Seeing that is discouraging. But then I think back to a conversation I had with one of my professors years ago. When I asked about the applicability of these models he stated (and I'm paraphrasing): Suppose we had a map from Toronto (A) to Montreal (B). If our map contained every possible detail along the way, where every tree was, every stop sign, every speed bump, etc. it would be utterly useless. All we really need is the direction from A to B. And this is the case with macroeconomics. If our models contained every little detail they would be significantly more useless than the current models based on assumptions. There would have to be so many variables and factors in our models to account for that results would only hold if they met every single condition. What we have now, general models that although make simplifying (and seemingly ridiculous) assumptions, direct us from A to B.

    As well, I too have been following this ongoing debate of the validity of economics as a science since the financial crisis. I think one factor that is often overlooked when examining the field of economics is the very basic nature of an economy. In the hard sciences: physics, biology, chemistry, the information is before our very eyes. When a theory is wrong, it is because the scientist/ researcher misinterpreted the information or the very problem itself. The world was never flat despite people thinking that is was. Gravity existed before it was "discovered". The very nature of an economy is that it is stochastic and always changing. The stochastic element of economies, the fact that the very nature of them are always changing, make it much more likely that theories become useless. So unlike physics where the facts remain the same whether or not the theory is correct, economic theories are subject to the ever-changing dynamic of an economy. Accordingly, the validity of theories can fall apart much more easily than in the hard sciences.

    Another idea mentioned above and one that I continually struggle with as well is the idea that individuals are 100% rational, and both utility and profit maximizing. While of course there are situations that this would be applicable too (regardless of how many) I think it's safe to say that this is not the case for most humans in general (just spend an hour with my mother and you will meet the epitome of a 100% irrational profit maximizer!)

    I think finding a way to incorporate irrational beliefs into even the most basic of economic models is going to be the next major paradigm shift in economics. I firmly believe that without the addition of irrational behaviour into models, economics will not be able to take a step forward. This is no easy task; if it were than a brilliant mind like Keynes or Krugman would have come up with an answer (no I am not saying Krugman is the Keynes of this generation it's just an example!). Obviously game theory has not sufficiently come up with an answer to this question either yet.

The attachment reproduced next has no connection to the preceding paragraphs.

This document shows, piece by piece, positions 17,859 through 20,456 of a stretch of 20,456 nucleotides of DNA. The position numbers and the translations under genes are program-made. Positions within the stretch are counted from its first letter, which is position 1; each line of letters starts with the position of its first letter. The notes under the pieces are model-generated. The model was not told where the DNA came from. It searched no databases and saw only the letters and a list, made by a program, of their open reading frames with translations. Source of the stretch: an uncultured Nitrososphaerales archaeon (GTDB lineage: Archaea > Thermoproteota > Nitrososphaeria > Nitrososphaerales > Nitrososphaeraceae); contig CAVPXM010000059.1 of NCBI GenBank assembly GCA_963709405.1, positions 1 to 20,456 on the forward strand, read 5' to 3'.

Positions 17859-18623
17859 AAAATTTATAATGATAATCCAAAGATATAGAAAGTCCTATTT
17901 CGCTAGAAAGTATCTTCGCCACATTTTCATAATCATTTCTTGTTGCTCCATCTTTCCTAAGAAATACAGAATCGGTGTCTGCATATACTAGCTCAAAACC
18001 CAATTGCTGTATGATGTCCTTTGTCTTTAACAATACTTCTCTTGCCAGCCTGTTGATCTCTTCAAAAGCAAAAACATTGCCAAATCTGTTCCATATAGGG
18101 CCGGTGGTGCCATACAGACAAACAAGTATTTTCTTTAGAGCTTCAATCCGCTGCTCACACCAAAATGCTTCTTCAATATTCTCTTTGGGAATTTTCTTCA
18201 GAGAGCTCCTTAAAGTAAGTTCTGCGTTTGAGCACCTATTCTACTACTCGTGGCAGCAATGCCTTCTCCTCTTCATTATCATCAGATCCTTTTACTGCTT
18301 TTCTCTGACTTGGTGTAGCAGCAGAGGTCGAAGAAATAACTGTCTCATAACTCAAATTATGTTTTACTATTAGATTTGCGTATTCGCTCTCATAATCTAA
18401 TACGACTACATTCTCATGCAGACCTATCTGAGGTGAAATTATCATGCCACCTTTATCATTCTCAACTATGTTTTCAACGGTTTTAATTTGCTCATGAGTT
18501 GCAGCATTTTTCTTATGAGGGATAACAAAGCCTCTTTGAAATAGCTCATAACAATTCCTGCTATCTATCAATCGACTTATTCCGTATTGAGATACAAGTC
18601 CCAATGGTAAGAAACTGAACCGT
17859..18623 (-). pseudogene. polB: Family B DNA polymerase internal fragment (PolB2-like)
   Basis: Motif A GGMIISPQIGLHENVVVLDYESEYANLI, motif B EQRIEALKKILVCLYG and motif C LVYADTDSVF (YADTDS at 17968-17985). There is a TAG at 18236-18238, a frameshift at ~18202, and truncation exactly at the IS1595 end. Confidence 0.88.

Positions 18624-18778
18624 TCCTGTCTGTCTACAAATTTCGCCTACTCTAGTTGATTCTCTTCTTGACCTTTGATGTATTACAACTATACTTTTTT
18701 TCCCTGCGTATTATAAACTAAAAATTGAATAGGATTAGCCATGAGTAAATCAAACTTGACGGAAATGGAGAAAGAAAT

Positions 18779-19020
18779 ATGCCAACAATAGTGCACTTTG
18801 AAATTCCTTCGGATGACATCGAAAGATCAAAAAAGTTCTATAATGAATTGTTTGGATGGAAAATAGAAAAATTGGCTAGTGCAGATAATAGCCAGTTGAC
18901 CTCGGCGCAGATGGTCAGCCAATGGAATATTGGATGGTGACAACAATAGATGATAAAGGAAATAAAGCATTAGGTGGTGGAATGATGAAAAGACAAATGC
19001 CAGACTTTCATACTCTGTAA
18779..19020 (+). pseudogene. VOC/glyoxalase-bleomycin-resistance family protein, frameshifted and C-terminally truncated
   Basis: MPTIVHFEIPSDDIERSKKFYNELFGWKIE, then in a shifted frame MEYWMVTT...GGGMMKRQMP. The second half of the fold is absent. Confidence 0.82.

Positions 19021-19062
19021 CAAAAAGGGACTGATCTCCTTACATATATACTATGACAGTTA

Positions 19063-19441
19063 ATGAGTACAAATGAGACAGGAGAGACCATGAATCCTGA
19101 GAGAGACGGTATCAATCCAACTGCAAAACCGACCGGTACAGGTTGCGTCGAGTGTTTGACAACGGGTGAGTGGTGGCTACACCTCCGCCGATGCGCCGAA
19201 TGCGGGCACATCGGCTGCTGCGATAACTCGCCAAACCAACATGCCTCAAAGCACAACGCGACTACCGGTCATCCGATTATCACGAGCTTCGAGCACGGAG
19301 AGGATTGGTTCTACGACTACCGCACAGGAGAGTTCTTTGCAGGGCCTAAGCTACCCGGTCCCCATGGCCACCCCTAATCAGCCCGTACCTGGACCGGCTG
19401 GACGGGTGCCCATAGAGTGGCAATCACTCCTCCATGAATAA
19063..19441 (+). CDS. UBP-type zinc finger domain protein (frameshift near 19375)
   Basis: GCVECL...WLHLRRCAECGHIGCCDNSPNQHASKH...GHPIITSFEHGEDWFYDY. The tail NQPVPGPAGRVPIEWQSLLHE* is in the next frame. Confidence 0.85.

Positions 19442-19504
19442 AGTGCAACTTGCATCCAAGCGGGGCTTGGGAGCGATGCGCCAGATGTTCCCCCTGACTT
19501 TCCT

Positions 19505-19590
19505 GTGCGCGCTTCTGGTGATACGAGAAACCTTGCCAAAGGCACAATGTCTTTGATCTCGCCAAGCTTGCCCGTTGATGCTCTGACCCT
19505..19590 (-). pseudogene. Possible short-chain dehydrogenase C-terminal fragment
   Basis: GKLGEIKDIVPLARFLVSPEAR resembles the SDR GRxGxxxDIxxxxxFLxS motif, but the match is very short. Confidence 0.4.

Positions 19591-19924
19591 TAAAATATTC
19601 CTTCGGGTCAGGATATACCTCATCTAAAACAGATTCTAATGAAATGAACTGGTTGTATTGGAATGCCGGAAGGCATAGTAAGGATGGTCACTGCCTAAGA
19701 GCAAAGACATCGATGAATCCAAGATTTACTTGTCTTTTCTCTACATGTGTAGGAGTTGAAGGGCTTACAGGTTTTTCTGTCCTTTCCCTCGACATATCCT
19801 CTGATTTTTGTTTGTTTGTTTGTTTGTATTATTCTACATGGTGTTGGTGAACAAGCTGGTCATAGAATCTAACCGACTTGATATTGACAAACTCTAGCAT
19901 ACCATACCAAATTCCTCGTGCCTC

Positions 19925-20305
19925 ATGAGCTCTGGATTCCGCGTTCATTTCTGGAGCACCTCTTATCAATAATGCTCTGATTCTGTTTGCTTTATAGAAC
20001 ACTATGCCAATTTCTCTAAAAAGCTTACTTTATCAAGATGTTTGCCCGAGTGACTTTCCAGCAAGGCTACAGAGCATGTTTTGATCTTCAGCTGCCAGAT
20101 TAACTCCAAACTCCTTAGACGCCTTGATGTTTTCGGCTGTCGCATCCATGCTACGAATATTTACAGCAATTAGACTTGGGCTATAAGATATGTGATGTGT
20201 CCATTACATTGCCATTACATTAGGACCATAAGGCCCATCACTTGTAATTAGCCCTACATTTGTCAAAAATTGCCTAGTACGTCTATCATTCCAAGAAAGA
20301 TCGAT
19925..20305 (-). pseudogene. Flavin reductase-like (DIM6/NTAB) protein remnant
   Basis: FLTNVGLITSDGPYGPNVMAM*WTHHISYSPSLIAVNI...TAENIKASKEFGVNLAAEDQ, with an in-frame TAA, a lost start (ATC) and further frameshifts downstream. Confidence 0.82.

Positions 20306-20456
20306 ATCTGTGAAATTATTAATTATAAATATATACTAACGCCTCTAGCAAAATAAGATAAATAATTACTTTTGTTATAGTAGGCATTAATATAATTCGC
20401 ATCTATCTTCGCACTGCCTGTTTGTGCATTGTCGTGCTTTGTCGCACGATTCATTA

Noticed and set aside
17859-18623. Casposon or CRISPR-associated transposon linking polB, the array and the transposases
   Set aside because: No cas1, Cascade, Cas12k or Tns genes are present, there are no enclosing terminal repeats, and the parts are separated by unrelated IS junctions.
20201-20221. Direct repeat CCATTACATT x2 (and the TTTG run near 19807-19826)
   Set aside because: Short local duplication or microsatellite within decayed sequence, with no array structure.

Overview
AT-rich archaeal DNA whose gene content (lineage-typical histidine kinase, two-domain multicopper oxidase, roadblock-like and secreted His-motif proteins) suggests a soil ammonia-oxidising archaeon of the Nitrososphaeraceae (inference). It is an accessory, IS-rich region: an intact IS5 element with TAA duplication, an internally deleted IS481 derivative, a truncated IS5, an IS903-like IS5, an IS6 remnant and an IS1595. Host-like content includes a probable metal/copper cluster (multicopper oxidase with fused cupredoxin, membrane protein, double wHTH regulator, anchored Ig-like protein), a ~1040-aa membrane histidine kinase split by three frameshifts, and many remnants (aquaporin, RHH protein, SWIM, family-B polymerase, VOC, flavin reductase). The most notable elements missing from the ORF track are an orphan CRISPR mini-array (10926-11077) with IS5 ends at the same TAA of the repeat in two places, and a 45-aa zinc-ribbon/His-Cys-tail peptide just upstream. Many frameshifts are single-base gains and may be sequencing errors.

(Aside: I am a lowly graduate student who started school just over a month ago. Maybe I'm talking out of my ass and someone will read this and think that I'm just an optimistic fool. And maybe I am. But at least I am willing to put my ideas out there for you all to agree with, disagree with, or shit all over and tell me why I'm such a fool. Regardless, I hope that this gets read and some further insight is provided to me.)

    1. Anonymous5:06 PM

      Your skepticism of the dominant economic models taught in graduate school is, at least to my mind, well founded. I had a similar experience in my grad program back about a decade ago when it seemed to me that many of the models taught were not only wrong, but that the predominant acceptance of them as good guides to policy and market behavior was dangerous. There is still an important role for economic statistics and empirical observation - I find that economics is best approach an observational science (much like other non-experimental sciences such as paleontology and archaeology). That approach, however, needs to be accompanied by an admission of uncertainty and humility in the face of matters on which we simply do not have enough data to draw absolute conclusions. This is the case in archaeology and paleontology, and the communities there survive well with debates that extend for decades. In economics, however, the debates and uncertainties intersect directly with national policy and business interests. In this context there is a significant incentive to profess greater certainty than is merited by the evidence. If you remain interested in economics, I would encourage you find ways to contribute through genuine empirical observation into important new questions (not necessarily questions posed by your predecessors) and through the use of new techniques (algorithmic semantic analysis, network visualization, etc). This approach worked well for me.

    2. Anonymous1:20 PM

      Poster here: Thank you for that. Seriously, it's people like you that encourage me to continue in this field.

  27. Your professor's name is Stephen Salant, or Steve Salant, NOT Steven Salant. Is this a classic economist error in assuming away reality?

    1. Anonymous10:42 AM

      Huh? I didn't see that name(s) anywhere in the poster's writing. Could you elaborate?

  28. Anonymous4:08 PM

    No that is not my professors name. But maybe that's who told him the idea. When did I even say Steven?

  29. I'm pretty sure that there is a well known cure to "long term poverty" -- jobs.

    In particular, jobs NOT aid. Aid creates more comfortable poverty, jobs allow those individuals to, sometimes only very slowly, escape from poverty.

    Of course, if the behavior of American individuals who remain in long term poverty cannot be honestly studied or reported, like having sex and children outside of marriage as one of the major behavioral causes, then neither economists nor any will be able to minimize poverty.

  30. Anonymous4:54 PM

    Decent rhetoric in defense of economics. But even the 'canonical example' of the contribution of economists to the FCC spectrum auction is a lot less clear cut in terms of the 'added value' of the economists involved than implied here. Read, Edward Nik-Khah's “A Tale of Two Auctions.” Journal of Institutional Economics, 4(1): 73-97.

  31. That article was a blog, not an editorial. An editorial is an unsigned statement that represents the official position of the newspaper as represented by its editorial board. Big difference between that and a blog.

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  33. "And without economists to help work out the theory and empirics, how do you plan on tackling such dilemmas?"

    Well, in South Korea that successful industrial policies were largely engineered by lawyers. And in when developed countries rose to prominence economics barely even existed.